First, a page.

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Vietnamese products lack trademark and trademark protection

The Enterprise Support Project recently carried out a survey on trademark in Viet Nam. Of the 500 surveyed enterprises: 25-30 percent said they had not invested in trademark at all, more than 70 percent said they implemented inadequate investment in trademark, and only fewer than five percent said they invested in trademark properly:

A survey by the Ministry of Industry and Trade showed that only 20 percent of Vietnamese enterprises invested in trademark, with most of them interested in trademark registration in the domestic market but not in foreign markets. Le Xuan Thu from Pham & Associates said that from 1988 to 2017, 29,492 Vietnamese enterprises applied for protection of industrial designs with 17,830 industrial design, patents, mostly for simple products such as labels, packaging, bottles and other kinds of containers.

The figures indicate that enterprises are not motivated to protect their industrial designs in Viet Nam. This is attributed to the time needed to apply for a design registration certificate while the life time of such designs is short. Another fact is that many enterprises prefer copying unprotected designs of other companies to creating their own.

Meanwhile, apart from strongly investing in promoting their trademarks, a number of foreign businesses bought Vietnamese goods trademarks to strengthen their presence in Vietnam. The Unilever Group, for example, acquired the P/S trademark and made use of the Phu Quoc origin for its Knorr Phu Quoc fish sauce.

Although they exported consumer goods, farm produce, seafood and other food products of a quality by no means inferior to that of foreign products of the same kind, Vietnamese enterprises haven’t invested properly in having their trademarks and industrial designs registered and protected in foreign markets.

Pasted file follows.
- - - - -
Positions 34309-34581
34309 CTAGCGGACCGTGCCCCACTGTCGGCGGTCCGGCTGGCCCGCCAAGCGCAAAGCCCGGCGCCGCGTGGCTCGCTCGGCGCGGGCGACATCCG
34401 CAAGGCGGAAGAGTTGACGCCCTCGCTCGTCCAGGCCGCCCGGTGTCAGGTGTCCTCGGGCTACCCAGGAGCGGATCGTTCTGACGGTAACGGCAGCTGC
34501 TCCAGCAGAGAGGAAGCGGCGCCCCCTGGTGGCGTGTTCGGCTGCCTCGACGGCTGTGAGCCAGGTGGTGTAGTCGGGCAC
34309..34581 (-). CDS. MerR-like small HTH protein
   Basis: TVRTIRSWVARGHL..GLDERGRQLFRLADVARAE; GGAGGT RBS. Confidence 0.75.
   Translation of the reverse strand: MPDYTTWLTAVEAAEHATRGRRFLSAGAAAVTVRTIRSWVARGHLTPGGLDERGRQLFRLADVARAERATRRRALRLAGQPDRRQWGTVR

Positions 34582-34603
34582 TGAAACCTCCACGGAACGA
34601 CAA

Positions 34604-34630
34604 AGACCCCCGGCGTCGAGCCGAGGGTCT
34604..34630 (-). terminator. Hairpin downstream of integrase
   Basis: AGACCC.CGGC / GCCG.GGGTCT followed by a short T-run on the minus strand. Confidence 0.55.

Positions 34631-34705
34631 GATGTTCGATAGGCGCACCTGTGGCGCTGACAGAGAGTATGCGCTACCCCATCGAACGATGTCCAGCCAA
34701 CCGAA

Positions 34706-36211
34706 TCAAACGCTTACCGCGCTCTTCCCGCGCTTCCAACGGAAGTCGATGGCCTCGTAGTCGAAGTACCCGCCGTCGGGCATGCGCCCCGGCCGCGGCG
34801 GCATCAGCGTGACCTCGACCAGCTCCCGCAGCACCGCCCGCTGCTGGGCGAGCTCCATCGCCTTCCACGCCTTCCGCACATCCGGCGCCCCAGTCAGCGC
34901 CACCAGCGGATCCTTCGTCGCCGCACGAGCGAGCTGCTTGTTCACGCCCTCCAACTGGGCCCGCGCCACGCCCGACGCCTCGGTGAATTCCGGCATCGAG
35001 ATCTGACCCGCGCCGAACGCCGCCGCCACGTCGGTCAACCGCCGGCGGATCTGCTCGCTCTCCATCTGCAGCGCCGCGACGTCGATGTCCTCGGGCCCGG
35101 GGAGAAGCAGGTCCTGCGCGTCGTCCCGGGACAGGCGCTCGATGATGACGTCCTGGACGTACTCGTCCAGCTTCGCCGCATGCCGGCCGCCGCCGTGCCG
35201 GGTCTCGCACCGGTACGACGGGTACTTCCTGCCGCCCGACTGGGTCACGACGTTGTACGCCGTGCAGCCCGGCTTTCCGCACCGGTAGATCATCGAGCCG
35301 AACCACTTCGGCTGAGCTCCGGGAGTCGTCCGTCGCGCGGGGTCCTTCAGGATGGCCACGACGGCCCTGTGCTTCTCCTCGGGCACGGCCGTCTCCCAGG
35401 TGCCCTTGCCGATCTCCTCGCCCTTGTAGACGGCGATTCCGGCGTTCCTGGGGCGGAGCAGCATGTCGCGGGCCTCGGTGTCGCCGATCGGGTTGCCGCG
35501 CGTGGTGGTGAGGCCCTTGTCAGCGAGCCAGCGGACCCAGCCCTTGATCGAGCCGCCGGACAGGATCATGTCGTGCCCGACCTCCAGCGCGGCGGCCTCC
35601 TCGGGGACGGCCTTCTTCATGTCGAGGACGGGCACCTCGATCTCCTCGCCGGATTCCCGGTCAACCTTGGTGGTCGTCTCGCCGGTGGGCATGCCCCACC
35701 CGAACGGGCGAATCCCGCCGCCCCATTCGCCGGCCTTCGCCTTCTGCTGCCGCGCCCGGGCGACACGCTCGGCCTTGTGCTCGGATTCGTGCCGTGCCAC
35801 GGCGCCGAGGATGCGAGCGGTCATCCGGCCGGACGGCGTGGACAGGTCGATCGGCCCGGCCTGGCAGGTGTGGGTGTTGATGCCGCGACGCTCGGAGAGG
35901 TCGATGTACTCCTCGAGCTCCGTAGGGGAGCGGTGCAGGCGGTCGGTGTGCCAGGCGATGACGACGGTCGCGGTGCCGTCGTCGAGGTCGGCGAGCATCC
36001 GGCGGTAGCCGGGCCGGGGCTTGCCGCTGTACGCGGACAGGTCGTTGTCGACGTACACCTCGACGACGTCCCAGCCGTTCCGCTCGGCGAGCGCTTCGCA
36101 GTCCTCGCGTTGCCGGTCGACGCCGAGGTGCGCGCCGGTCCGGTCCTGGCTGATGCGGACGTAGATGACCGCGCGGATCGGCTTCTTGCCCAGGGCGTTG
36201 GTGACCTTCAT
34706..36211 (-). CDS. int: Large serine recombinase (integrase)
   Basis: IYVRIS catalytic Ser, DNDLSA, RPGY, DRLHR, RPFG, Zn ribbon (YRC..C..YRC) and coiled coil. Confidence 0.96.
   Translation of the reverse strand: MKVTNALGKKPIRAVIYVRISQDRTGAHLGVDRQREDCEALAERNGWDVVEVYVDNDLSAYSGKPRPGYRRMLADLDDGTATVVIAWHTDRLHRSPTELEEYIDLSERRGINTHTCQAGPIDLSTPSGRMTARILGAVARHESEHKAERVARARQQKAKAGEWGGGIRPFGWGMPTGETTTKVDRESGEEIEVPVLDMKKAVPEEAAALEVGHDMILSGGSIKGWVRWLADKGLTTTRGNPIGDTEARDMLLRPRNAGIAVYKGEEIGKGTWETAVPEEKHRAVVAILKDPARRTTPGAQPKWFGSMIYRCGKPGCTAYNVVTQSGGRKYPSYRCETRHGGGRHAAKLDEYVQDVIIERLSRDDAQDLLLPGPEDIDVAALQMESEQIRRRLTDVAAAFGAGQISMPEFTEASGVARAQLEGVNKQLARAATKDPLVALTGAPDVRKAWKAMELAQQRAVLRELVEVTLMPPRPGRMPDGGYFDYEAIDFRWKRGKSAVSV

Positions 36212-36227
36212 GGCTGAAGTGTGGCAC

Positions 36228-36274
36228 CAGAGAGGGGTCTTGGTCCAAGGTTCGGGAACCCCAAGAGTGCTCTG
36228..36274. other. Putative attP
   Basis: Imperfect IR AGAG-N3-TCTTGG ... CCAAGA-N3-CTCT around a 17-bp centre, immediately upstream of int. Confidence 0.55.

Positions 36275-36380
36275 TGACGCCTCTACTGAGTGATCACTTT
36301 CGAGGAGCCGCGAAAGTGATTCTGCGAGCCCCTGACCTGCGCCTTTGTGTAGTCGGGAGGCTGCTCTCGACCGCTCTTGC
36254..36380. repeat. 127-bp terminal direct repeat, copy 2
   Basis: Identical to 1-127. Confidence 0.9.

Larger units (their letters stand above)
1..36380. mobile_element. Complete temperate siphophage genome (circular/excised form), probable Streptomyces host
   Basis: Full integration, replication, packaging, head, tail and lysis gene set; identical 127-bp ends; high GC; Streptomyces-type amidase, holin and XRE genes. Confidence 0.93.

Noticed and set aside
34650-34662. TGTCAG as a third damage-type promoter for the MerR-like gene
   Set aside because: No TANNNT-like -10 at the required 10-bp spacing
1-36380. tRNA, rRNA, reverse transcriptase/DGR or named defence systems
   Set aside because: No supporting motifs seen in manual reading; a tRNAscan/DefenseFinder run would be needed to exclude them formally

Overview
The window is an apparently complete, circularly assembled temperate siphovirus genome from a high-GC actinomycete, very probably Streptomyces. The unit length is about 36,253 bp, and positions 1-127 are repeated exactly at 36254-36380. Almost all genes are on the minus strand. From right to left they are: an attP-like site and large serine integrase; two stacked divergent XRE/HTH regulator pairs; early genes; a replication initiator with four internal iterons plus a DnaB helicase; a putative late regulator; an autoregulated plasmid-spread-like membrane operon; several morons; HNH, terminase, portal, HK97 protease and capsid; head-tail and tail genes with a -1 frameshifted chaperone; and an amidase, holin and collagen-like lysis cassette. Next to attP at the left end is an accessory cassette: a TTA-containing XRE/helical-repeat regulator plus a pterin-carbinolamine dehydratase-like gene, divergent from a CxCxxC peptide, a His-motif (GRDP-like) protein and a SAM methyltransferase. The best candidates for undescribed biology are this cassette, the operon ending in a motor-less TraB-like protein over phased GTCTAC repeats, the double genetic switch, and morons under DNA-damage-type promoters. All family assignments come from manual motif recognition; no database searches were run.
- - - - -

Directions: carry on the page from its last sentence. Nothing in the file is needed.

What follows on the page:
Few Vietnamese trademarks and industrial designs have been registered for protection in foreign countries. For example, only 10 and 166 Vietnamese designs have been registered in the US and the EU, respectively, mostly vehicle, machinery, electrical and electronic equipment, bottles, bowls and cup designs of such leading names as Minh Long and Vinfast.

Some Vietnamese trademarks, including Trung Nguyen, Vinataba, Sa Giang, and Biti’s, were facing piracy problems and disputes in foreign markets.

State support: The Ministry of Science and Technology’s National Office of Intellectual Property said it would continue to implement Program 68 to assist enterprises in protecting and applying their inventions, manage intellectual property, and control the origin and quality of products protected in terms of intellectual property.